Pathetic statements such as this were heard all too often as landholders and farmers checked in to the Orbost Police Station on Sunday morning just to notify police of their safe return.
The full extent of the destructive power of the Snowy in flood was only beginning to be realised, for the day before, February 6th, the river at Orbost had risen to an all time record of 33 feet.
During the Saturday, reports on the hour were received from Amey’s 20 miles upstream, by Mr Don McKenzie, Snowy River Improvement Trust secretary, and relayed to police and farmers.
These readings gradually rose, at first by six to seven feet an hour, and climbed to an unbelievable 50ft 8”.
With about three to four hours travelling time from Amey’s to Orbost, farmers had little chance of rescuing stock and belongings.
Realising the enormity of the coming disaster, police and ambulance men swung into action and a helicopter under charter to Esso in Bass Strait was supplied for evacuation.
All day Saturday morning the aircraft was used for this purpose and was a great assistance to those marooned by flood waters.
The surf rescue boat from Lakes Entrance also rescued many people and was a familiar sight on the swollen river.
The craft suffered damage when a large branch went into the turbine of the jet engine.
Repairs were effected and the craft and its crew of four returned to Lakes yesterday.
300 EVACUATED
Almost 300 people were evacuated from the Snowy River flats area and billeted with friends in Orbost.
In response to an appeal for beds for the homeless, almost 200 offers of accommodation from Orbost residents were received by police. Many of these were not required.
TRAGEDY STRIKES
One of the saddest aspects of the weekend toll of destruction was the reported missing of a well-known townsman, Mr Robert F. Greenwood.
Orbost Police stated that Mr Greenwood is missing following a boating accident at 6am on Sunday morning 7th.
It appears that Mr. Greenwood’s cabin cruiser “Audrey-G” had broken away from its mornings.
In an attempt to row across to rescue the boat, Mr Greenwood was capsized into the swirling flood waters.
It is thought he may not have realised that the Snowy River had cut another entrance and was flowing at such a speed. The boat he was rowing and the “Audrey-G”
have since been picked up by trawlers and taken to Lakes Entrance in good order.
Boats belonging to Harold Sederlan and Bill Jones have also been rescued and taken to Lakes Entrance.
The missing Mr Robert F. Greenwood is aged 49 years and a native of Metung.
In his younger days he was a sportsman of renown in cricket, football and tennis.
When 19 years old he entered and served with 2/22 in New Guinea.
His mother lives in Bairnsdale and his wife and son Robert, and daughter Jo-Anne at Orbost.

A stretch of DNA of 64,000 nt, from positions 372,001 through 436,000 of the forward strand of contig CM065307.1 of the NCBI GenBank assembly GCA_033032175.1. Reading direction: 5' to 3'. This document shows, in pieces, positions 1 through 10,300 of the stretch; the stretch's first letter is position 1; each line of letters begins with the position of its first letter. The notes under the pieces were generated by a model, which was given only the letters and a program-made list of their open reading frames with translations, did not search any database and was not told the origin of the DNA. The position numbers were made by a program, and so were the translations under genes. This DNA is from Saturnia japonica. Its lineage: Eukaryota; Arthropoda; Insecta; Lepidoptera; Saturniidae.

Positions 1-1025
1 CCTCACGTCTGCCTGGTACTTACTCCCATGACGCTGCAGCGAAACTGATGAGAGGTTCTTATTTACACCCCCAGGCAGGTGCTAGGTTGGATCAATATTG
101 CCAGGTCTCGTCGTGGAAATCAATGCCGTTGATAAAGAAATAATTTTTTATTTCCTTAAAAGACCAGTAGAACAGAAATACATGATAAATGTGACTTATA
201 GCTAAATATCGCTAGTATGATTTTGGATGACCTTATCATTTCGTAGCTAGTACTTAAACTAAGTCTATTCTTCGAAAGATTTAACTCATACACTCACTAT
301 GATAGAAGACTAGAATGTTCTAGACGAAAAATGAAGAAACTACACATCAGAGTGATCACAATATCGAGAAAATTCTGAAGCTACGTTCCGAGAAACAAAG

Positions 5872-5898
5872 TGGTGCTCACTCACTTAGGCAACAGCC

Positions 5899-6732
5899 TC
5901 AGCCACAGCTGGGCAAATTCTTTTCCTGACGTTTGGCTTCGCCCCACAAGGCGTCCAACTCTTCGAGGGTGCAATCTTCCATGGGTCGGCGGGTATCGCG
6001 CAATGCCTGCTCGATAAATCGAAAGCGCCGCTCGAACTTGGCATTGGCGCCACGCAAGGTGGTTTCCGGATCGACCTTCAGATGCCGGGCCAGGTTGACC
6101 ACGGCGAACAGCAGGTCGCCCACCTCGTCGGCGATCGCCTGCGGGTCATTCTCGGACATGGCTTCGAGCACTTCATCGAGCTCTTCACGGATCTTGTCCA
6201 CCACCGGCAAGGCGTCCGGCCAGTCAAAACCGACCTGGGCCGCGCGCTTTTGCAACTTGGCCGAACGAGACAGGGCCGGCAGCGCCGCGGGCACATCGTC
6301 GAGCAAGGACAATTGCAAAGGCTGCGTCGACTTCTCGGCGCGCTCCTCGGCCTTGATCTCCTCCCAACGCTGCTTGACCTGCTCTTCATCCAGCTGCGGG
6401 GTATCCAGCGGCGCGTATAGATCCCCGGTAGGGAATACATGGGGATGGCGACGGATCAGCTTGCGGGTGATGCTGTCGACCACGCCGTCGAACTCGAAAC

SNOWY CHANGES COURSE
This is the opinion of Mr Ross Walcott, of Orbost, when interviewed by a Snowy River Mail rep. following a survey of the flooded farm lands of the Jarrahmond flats on Monday last.
He said that Mr Nigel Mundy’s farm at Bete Bolong is surrounded by about three feet of pure white sand.
The course of the Snowy is then through Mr George Hodges’ former bean paddock and into Mr Clyde Lynn’s paddock.
The river runs straight, said Mr Walcott, and goes right down to Mr Ivan Trewin’s property, much of which was washed away and a terrific amount of land lost.
At Jarrahmond, said Mr Walcott, the destruction to Messrs D & R Pardew’s and Mr P C (Toby) Nixon’s dairies is frightening to see.
There is an estimated three feet of sand everywhere, with a tremendous amount of timber debris lying in every direction.
To bring all this land back into production will mean an awful lot of money and hard work, he said.
The dairy and machinery shed on Mr Toby Nixon’s property (share farmed by Mr M Collett) were washed away whilst the bank which ran behind these and Pardew’s dairy has disappeared.
Many of the dairy cattle on the Nixon property were washed away by the raging torrent, but a
number have since been found as far away as Marlo.
It is thought that a lot of cattle now missing will later turn up and the losses may not be as serious as at first expected.
Mr Walcott thought among the biggest losers of cattle were Mr PC Nixon’s dairy herd, Messrs Elliot and John Pardew’s 100 odd beef bullocks, cows and calves, Mrs C Hammill’s (Jarrahmond) cows. Of the latter, some have been rescued from willow trees.
All photos unless stated are from the Orbost and District Historical Society collections and have been collated and presented by member, Carrol Preston, for the Snowy River Mail.

 

 

IMAGE:
Orbost Pump House, situated near the Butter Factory on the corner of Forest Road and Clarke Street, had stood stalwart measuring the level of this most recent flood.